For most people with full-time jobs, dental insurance is included as an employment benefit at little to no cost. It is particularly inexpensive when considered alongside health insurance, which often costs a great deal more. Yet for individuals who don’t have insurance through an employer and need to consider dental insurance on its own merits, there’s a question of whether or not dental insurance is actually worth getting.
The average cost of a routine exam is about $80 for adults. Since most dental insurance plans cover just 2 exams every year, most people who pay more than $160 for dental insurance per year are spending more than they’re getting. Naturally, this is the case for most people with dental insurance – you pay more for insurance than it saves you.
The true value of dental insurance comes into focus when patients require dental work beyond standard cleanings. Though the exact amount depends on the details of the plan, dental insurance usually saves patients several thousand dollars on treatments like root canals, crowns, and fillings. The average cost of a root canal, for example, is usually around $800-1100, depending on the tooth and other factors. With insurance, most people only pay a copay to get a root canal.
Most insurance companies offer a variety of benefit plans with different features. You may have co-workers or friends who are also covered but their coverage could differ from yours.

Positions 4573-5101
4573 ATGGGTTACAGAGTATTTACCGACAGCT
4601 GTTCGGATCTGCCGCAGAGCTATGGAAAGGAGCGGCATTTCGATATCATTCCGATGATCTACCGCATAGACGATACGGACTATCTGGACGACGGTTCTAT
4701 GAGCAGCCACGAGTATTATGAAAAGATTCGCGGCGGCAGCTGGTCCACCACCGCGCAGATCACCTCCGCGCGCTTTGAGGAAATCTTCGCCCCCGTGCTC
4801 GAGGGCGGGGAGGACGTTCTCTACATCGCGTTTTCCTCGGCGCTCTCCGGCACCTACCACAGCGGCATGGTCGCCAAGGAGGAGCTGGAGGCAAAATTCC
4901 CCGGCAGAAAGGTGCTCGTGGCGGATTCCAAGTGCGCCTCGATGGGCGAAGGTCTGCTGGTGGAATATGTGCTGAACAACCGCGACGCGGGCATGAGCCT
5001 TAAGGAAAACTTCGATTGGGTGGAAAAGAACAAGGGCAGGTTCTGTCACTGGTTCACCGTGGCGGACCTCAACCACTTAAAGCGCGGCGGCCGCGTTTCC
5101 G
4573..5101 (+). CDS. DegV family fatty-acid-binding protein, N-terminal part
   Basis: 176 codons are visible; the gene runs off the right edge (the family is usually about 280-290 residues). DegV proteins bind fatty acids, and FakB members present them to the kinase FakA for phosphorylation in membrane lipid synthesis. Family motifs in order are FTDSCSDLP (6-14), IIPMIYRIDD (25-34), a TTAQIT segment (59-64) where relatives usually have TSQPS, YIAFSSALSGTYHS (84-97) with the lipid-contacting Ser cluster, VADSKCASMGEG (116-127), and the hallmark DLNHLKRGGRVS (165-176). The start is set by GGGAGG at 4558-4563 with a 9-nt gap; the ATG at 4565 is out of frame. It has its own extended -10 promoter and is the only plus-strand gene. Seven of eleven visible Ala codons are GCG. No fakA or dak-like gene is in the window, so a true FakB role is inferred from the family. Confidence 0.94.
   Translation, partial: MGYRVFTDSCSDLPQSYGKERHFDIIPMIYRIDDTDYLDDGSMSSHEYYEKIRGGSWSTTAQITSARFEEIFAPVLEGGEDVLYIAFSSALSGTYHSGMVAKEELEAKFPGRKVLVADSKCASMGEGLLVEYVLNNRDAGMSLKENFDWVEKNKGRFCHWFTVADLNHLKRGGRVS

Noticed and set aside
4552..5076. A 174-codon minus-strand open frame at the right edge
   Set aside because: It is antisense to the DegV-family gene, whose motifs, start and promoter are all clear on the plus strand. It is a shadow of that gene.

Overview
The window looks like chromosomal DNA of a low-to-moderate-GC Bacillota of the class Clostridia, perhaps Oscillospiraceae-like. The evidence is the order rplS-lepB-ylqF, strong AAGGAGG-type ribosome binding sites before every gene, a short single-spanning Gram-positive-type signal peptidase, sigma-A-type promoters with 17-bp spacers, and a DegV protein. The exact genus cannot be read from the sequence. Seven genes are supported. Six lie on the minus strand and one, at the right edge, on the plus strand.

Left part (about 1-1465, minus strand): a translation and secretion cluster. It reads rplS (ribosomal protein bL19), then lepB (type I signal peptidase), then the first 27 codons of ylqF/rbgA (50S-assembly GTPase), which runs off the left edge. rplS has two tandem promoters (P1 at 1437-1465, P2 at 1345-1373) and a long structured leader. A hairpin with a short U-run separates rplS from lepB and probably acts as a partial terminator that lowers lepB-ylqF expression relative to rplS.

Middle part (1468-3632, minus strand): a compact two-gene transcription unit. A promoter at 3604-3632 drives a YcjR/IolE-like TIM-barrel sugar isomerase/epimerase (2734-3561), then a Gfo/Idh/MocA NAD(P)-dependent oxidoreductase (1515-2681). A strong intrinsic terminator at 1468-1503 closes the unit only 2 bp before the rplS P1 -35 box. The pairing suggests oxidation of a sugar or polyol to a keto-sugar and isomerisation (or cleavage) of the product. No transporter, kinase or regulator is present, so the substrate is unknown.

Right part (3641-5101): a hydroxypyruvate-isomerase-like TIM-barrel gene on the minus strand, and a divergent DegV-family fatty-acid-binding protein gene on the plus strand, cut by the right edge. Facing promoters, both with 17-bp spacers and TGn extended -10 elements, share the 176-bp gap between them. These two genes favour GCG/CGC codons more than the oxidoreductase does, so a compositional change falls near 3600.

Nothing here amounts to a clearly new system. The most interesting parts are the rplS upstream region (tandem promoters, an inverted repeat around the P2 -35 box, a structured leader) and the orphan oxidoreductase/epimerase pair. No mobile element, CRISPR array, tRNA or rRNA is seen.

Also, your dentist may not “participate” in the network for your dental plan. If your dentist does, he or she will submit your claim. If not, you may be responsible for paying your dentist and submitting your claim yourself.
If you are entitled to benefits from more than one group dental plan, the amounts paid by the combined plans will not exceed 100 percent of your dental expenses. Benefits for dependents vary from plan to plan. Pay particular attention to special clauses and to language about dependents.
Dental benefits are calculated within a “benefit period”, which is typically for one year but not always a calendar year. Check your benefits information so that you know when you might be approaching your deductible payments or plan maximums.
So the question to most people considering out-of-pocket dental insurance is centered around how likely they are to need dental work outside of regular cleanings and exams. If you have a family history of cavities or root canals, or you regularly engage in potentially dangerous activities like sports or motorcycling, you should consider getting dental insurance as it could save you money in the long run.
If you opt out of dental insurance, don’t use it as an excuse to skip your regular checkups. Dental insurance is only meant to supplement your income, it does not work the same way as medical insurance. Nothing saves you more money on dental work than regular cleanings at the dentist, since they’re often the best line of defense against cavities and gingivitis.